Notes (cue cards) are emergency tools only. Use them for highlighting key ideas, rather than writing out the entire speech. If your mind temporarily goes blank, "Pause", say nothing until you regain you thoughts. Non words - "um, er" - only detract from your delivery. Work at improving your memory with the use of mnemonics. Three techniques that you can practice are:
- linking of facts - form an image for each item to be remembered and then picture it interacting with the image of the next item in your speech.
- loci method - think of a series of 10 to 20 well learned locations (points on a path that you take daily) then place one key idea at each location in order and you will recall your speech material in the proper sequence.
- peg and hook method - memorize a series of pegs on which information can be hung. A rhyming peg system is best. You might use: one is bun, two is shoe, etc.. Once you know this association, form an image of each key idea interacting with its assigned peg. If speaking on the structure of an essay, you key ideas are introduction, body and conclusion. Imagine an introduction being the sandwich filling for the bun; a body (person) sitting in the shoe; the word conclusion hanging in a tree.
Whichever method you choose, your associations must be automatic and you must feel comfortable with them if they are to be successful.
Let Your Voice Work For You
An effective speaker will have an expressive voice that varies in range, pitch, rate, force and quality. Key ideas can be given vocal emphasis by:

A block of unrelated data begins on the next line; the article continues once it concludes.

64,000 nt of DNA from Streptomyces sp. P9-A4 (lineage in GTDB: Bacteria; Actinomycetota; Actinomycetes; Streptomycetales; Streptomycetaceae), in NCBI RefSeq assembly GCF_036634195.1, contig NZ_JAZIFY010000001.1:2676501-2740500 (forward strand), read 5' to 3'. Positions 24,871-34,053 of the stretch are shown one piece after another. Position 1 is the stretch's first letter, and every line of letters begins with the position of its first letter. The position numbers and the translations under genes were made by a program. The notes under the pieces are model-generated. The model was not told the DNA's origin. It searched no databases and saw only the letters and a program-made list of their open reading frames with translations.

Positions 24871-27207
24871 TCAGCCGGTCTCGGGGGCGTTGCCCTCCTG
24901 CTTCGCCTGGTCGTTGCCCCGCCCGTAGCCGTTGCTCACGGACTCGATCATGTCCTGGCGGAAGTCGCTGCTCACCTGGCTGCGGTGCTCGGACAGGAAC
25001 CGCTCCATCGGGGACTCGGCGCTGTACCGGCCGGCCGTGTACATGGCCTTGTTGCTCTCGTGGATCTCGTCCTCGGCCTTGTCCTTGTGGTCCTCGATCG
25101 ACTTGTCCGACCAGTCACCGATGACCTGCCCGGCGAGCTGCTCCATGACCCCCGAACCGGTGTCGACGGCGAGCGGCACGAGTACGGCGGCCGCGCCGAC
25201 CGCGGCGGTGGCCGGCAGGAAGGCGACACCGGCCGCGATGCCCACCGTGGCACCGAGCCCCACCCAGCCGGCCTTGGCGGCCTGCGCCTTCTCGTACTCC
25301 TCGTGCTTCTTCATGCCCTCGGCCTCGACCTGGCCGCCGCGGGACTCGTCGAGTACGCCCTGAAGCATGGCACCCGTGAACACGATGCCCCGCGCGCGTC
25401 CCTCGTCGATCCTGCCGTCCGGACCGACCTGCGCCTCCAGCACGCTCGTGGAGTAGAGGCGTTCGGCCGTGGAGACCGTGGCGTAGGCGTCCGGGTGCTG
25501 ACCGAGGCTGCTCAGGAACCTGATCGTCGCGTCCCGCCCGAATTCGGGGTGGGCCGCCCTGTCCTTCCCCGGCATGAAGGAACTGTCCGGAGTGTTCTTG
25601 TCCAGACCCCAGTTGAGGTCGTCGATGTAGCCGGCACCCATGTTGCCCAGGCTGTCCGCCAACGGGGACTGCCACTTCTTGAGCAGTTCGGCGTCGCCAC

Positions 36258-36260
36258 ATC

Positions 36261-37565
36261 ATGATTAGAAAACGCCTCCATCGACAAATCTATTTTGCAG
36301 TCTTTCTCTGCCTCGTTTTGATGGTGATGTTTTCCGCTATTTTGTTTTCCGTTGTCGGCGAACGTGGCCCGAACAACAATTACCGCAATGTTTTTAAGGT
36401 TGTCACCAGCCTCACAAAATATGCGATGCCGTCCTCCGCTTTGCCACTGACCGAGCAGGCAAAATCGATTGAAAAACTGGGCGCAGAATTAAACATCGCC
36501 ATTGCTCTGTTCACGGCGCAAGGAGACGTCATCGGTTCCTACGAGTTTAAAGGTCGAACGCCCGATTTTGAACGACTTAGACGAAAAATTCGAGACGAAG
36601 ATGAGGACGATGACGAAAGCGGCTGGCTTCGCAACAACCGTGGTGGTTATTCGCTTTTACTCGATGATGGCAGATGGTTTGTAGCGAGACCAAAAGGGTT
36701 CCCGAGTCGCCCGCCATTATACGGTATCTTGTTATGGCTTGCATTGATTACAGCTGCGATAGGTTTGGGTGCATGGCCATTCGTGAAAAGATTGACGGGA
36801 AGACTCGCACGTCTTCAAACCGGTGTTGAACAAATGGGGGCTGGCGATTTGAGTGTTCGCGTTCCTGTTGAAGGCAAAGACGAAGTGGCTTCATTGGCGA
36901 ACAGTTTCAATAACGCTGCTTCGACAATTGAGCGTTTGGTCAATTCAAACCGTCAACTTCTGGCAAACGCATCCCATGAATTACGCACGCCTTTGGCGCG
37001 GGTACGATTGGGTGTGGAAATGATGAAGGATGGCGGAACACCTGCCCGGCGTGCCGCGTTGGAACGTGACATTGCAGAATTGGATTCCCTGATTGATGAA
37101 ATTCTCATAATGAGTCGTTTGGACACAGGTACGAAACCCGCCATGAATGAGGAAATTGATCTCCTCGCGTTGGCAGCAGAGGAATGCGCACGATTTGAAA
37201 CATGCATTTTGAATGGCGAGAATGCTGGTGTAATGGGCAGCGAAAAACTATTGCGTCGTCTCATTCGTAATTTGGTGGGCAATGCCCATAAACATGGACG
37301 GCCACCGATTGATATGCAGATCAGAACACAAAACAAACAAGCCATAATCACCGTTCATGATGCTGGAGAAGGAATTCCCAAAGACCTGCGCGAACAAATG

- using pauses before and after. Sudden silence just like sudden noise makes your audience more attentive
- using a higher or lower pitch
- varying your speaking rate - speak more slowly for important words.
Proper pronunciation and a grammatically correct presentation give credibility to the message as does ending statements on a 'down' tone.
Hand gestures and body movements should be natural and spontaneous. It is better to use fewer gestures than a lot of false ones. To assume a comfortable, relaxed stance that facilitates gesturing, imagine that you are suspended by an invisible string so that your body is erect, each part squarely positioned on the next. Your arms should fall loosely at your sides. Posture will either reinforce or contradict your message. Be aware of and minimize unconscious reactions (pacing, hand touching face) that distract your audience from listening. Smile and put your audience at ease. Showing interest in your audience will encourage their interest in you.
Use Visuals Effectively
When used well, visuals add to the clarity of the presentation and reinforce your spoken word. Visuals, such as charts, drawings or slides must be of high quality and large enough to be easily seen by all. Before your presentation, rehearse with these props and ensure that all equipment is in proper working condition. Throughout the presentation, look at and talk to your audience, not the visual.
Choose Appropriate Dress
Public presentations may or may not require a suit or dress depending on where you are speaking. Your topic may also dictate the type of dress that is most appropriate.
There is no absolute right or wrong way to deliver a speech or demonstration. What helps one person communicate an idea may not work for you. For example, if you don't tell jokes, don't do it. People will quickly identify that it's not you. Use the techniques that help you clearly communicate your ideas to others. Be yourself - do it your way.
- Before your presentation, take time to become familiar with the microphone.
- Test the Microphone. Say at least one or two sentences to hear how your voice is being projected. During the presentation, ask, "Can you hear at the back?"
- Adjust the microphone to the correct height and distance from you. It should be positioned at chin level approximately three to eight inches away.
- Speak directly into the microphone. Don't turn your head away from it or your voice will not project evenly and your message will not be clear.
- Breathing should be as quiet as possible, regular and without undue tension of muscles. Noisy breathing, rustling papers and clutching or kicking the mike stand will be magnified.